If you’re in academia, you probably have a very close relationship with coffee. For most Americans, coffee feels like a necessary part of our day, crucial to our higher-order cognitive functioning. Coffee has been a staple in American households and workplaces for over 100 years, and coffee as a commodity is one of the most widely traded and profitable items on the international market (Pendergrast 1999). In early 19th century, coffee served as a strong index for the elite classes of American society. It was expensive, often challenging to obtain, and was consumed primarily within prestigious social circles. However, the increasing reach of white European imperialism and the fine-tuning of the mechanisms of colonial trade and exploitation led to such resources becoming accessible to a wider range of consumers. In less than a century, the notion of coffee as a beverage consumed in the drawing rooms of the upper crust eroded. Coffee instead became a ubiquitous fixture of the American working class, tied to notions of cheery productivity and the booming prosperity of the American labor force (Jimenez 1995).
Thinking about my experience of teaching race, I feel that I fell short when it came to conveying to my students what “race” has meant historically, and how white America has produced various racial divides by weighing which group of color is better or worse than the others. I didn’t think about articulating the two seemingly conflicting facts about race – 1) the biological/genetic explanation of “racial” differences is unsound and thus should be rejected, at the same time; 2) we must not deny the social realities where people of color have lived with their “racial” categories/identities. Inevitably, when I say “we’re all Homo sapiens” to someone who doesn’t have a good grasp of racial history, what gets tossed out of the window are the differences among us humans, not to mention the long social processes through which powerful oppressors have assigned detrimental social meanings to these differences.
As late Sidney Mintz always asserted, the discipline of anthropology needs to be grounded in history. If anthropologists are to claim to be experts on race – and teach about it – I argue that they should also be able to teach larger histories of racism. After all, the collective experiences specific to different groups of color are different symptoms of the same problem. As Scot Nakagawa insists, for example, the liberation of African Americans is intimately tied with the liberation of all other people of color in the United States. Understanding larger racial histories can help us all see how these different symptoms have been created, not to mention how white supremacy has been produced within broader racial hierarchies. In this way, it can become unacceptable to be coy or disingenuous about the fact that white supremacy has been the law of the country, which also has shaped minds and perceptions about people of color. Understanding larger racial histories can help build solidarity among all people of color for anti-racism. We need more conversations, like “Building a Culture of Solidarity,” “Latino and Asian American Solidarity,” “How Multiracial Alliances Help End Discrimination,” and “How Black, Latino, and Muslim College Students Organized to Stop Trump’s Rally in Chicago.”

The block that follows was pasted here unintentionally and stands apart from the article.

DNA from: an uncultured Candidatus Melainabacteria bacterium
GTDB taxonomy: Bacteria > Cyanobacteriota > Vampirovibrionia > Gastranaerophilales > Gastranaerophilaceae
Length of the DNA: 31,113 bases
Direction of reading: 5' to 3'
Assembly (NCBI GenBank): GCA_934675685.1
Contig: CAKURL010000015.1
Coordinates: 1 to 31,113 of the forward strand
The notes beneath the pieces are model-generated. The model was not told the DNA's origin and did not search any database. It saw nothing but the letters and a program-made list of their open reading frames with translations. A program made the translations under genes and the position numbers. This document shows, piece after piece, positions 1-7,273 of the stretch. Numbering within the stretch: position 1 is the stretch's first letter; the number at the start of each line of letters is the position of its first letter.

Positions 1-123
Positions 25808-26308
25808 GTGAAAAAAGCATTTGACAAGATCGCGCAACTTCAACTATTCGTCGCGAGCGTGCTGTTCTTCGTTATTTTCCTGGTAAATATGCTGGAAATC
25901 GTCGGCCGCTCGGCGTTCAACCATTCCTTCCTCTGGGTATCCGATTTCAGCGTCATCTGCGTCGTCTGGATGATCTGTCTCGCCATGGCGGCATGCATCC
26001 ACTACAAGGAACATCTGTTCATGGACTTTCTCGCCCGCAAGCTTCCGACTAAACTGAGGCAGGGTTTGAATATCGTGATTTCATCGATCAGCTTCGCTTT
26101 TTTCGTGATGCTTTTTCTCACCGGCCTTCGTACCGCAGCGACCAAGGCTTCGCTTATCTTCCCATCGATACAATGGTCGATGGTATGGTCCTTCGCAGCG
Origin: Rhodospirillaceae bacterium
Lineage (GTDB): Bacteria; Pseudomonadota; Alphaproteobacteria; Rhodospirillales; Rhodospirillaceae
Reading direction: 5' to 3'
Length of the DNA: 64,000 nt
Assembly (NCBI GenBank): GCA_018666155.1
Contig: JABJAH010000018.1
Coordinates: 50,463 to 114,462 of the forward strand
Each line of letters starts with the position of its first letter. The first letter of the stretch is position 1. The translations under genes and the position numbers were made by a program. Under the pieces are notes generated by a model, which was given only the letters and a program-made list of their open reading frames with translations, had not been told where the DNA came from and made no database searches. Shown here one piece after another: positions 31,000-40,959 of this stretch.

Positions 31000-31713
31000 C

I have an ambivalent relationship to Anthropology. And an even more ambivalent relationship to the idea of decolonizing it.
I work in Canada. I am from Treaty Six Territory in central Alberta, from a city that bears the nehiyawewin (Plains Cree, Y Dialect) name amiskwaciwâskahikan. I am Métis on my dad’s side of my family, with roots that stretch back to Métis communities throughout present-day Manitoba, Saskatchewan, and Alberta. I offer this introduction so that you can place who I am, who I am related to, and which territories I am bound to through movement, stories and time. I do so in order to ensure that readers and interlocutors can locate my knowledge in its own complex relationality to the places that I and my ancestors come from and moved through. I also provide this information to foreground the focus of my piece, which is a meditation on the visceral decolonization of the academy – and anthropology—here in Canada.
Classification and world making are the core concerns of anthropology. In- groups and out- groups, borders and boundaries are the frameworks of social and political order. Sorting Things Out, as Bowker and Star put it, or the social practice of classification is essential for understanding how all kinds of organisations function in the contemporary world. It can also provide a platform from which to change them.